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U.S. 1 Worksheets - 2012

  • Issue Number: Volume 57
  • Published Date: 2012
  • Publication Cycle: Annual

Nearly 50 years ago, a few poets gathered near Princeton, NJ, to read their poems to each other. According to the editors of U.S. 1 Worksheets, this small group of poets formed the U.S. 1 Poets’ Cooperative, and many of the original poets are still involved in the Cooperative and continue to submit to the journal, which is headquartered in the Princeton suburb Kingston, NJ.

Who could blame the editors if they chose to publish only poets living along the corridor, or at least poetry that addresses life in the hundreds of communities along its path? After all, U.S. 1 is the eastern most U.S. Highway and snakes its way up the Eastern seaboard from Maine down to Florida for nearly 2,400 miles. Thankfully, at least for those who don’t live along the East Coast, the U.S. 1 Poets’ Cooperative includes poetry in Volume 57 of U.S. 1 Worksheets from as far away as the Philippines, as well as a good sampling of work from some notable poets across the United States.

A fair amount space in this edition of U.S. 1 Worksheets devotes itself to dying, especially from one form of cancer or another, and worrying over what will or won’t be left behind. An example of this concern is illustrated in Vida Chu’s simple but elegant piece, “The Last Family Portrait,” in which the signs of chemotherapy have not begun to visibly manifest themselves in the poem’s narrator. A photographer composing a portrait of a family of three small children, the narrator, and the narrator’s wife is unaware that this may be the family’s last portrait and that the narrator wishes for a quick resolution. To the photographer, the narrator says, we are just another family:

Thankful that I still have hair on my head
I curl my lips, watch my wife squeeze out a brave smile
. . . . . . . . . . . . . . . . . . . . .
I wish the piano hanging over
my head would drop
dying is such hard work

Some of the most poignant moments in this edition of U.S. 1 Worksheets are in poems about aging. Carefully chosen combinations of consonants and line breaks produce quiet certainty and long-drawn sighs in the best pieces. It isn’t quite sadness reflected in these poems, but rather a sort resignation on the part of the poets that seems to trump any deeper thoughts about whatever the “meaning of life” might be.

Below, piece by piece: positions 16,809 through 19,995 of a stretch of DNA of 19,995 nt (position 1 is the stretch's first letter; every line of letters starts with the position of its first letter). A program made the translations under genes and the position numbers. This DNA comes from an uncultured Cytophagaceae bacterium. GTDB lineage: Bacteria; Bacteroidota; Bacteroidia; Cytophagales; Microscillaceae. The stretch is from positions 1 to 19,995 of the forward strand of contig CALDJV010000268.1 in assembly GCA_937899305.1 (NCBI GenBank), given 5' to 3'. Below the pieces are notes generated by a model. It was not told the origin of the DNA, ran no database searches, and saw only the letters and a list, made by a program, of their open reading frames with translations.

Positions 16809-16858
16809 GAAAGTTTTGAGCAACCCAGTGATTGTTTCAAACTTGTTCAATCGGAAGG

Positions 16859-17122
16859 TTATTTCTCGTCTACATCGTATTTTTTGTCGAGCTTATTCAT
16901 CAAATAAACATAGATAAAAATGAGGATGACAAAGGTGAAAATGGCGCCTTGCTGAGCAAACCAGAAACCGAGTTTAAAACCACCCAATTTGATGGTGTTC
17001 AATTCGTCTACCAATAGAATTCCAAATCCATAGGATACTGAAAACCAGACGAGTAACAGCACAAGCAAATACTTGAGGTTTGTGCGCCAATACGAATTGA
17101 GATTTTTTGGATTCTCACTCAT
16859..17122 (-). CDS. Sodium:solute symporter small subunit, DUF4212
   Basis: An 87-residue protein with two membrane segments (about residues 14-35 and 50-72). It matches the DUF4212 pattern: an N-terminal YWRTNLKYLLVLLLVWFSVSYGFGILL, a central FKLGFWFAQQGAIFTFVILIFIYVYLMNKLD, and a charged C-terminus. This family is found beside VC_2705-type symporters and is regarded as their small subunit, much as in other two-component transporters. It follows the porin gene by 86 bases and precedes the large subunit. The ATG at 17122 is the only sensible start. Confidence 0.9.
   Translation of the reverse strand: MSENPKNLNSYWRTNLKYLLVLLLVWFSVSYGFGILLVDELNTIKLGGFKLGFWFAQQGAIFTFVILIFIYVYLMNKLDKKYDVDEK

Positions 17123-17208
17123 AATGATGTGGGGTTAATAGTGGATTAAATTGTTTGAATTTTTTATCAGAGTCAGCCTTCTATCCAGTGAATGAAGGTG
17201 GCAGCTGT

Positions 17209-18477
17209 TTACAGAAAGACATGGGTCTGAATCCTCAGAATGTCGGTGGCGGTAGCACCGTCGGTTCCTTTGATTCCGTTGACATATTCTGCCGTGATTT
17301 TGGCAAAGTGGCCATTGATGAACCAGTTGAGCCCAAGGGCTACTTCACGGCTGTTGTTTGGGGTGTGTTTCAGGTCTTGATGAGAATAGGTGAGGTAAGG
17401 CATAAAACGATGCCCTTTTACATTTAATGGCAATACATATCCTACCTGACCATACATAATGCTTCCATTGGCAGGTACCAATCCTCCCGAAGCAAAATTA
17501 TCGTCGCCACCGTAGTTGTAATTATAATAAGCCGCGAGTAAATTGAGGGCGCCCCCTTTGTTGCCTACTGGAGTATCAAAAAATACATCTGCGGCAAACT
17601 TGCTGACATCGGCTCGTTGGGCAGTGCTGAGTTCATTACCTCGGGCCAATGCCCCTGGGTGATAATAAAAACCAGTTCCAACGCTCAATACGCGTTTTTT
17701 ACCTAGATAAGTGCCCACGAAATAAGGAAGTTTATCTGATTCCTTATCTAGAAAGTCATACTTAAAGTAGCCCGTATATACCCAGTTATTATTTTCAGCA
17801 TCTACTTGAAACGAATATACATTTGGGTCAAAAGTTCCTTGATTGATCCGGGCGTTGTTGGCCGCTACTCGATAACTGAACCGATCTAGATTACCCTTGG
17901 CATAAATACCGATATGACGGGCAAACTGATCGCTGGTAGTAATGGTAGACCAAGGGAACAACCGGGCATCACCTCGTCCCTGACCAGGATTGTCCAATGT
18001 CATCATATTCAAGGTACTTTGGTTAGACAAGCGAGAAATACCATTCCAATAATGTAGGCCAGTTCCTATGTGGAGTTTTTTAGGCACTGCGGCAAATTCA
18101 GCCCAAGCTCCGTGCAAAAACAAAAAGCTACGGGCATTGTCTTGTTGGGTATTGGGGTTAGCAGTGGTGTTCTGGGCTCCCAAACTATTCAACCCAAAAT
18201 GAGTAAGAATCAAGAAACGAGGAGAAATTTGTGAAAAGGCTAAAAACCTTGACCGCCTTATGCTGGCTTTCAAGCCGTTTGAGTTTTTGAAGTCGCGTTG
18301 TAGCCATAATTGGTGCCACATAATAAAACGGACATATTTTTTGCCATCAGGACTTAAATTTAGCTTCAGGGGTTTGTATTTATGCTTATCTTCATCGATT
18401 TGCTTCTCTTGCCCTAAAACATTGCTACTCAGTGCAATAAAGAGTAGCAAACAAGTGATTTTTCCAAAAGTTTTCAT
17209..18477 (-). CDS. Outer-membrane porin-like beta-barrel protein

In his poem “The View from Assisted Living,” poet Hayden Saunier describes a landscape in which the appearance of objects change as the angle of sunlight changes over the course of a day. In fact, all the windows of the assisted living facility face west; consequently, as the residents and the narrator look out the westward windows, the only evidence they have of a rising sun is its yellow light that “first colors the top of a huge construction crane” where a new hospital is being built. How sad to always miss what you know exists, but can never see; even sadder is that a new hospital must be built to accommodate even more patients, more elderly in assisted living. On good days, as the sun moves lower in the western sky, the residents become almost angelic in its glow; on others, the transition from day to night is more like a candle has been extinguished:

Light slides up our faces,
our brows, what’s left of our hair,
burns our eyes as it burns up
the back side of maple and crane.
Some days, who knows why,
The light simply goes out and it’s night.

Poet Janice Wilson Stridick is a member of the U.S. 1 Cooperative and lives in New Jersey, and her most recent collection of poetry, which is still largely a work in progress, is about her mother, Alice Steer Wilson, and the art her mother created. Underneath the biography, as is the case with most biographies, is the author seeking the approval of deceased parent. Janice compares herself to an unfinished portrait, one that her mother considered too flawed and too raw to ever accept. Near the end of her mother’s life, when the portrait is finally finished, Janice receives the approval she had always wanted:

She painted through chemo
postponed death,
initialed, at last, my portrait
as I opened a chapter
about her, preparing to live
without her.

The U.S. 1 Poets’ Cooperative holds weekly meetings and workshops in the homes of its members and the group encourages anyone with an interest in poetry to attend. While some of the poetry in U.S. 1 Worksheets is not as strong as the pieces discussed here, so many of the poems in this journal are good that it is apparent that the workshops are productive. Additionally, the group co-sponsors a monthly reading series at the Princeton Public Library, and the editors nominate poets for the Pushcart Prize. With its 50th anniversary issue on the horizon, U.S. 1 Worksheets is worth keeping an eye on.

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Review Posted on August 14, 2012

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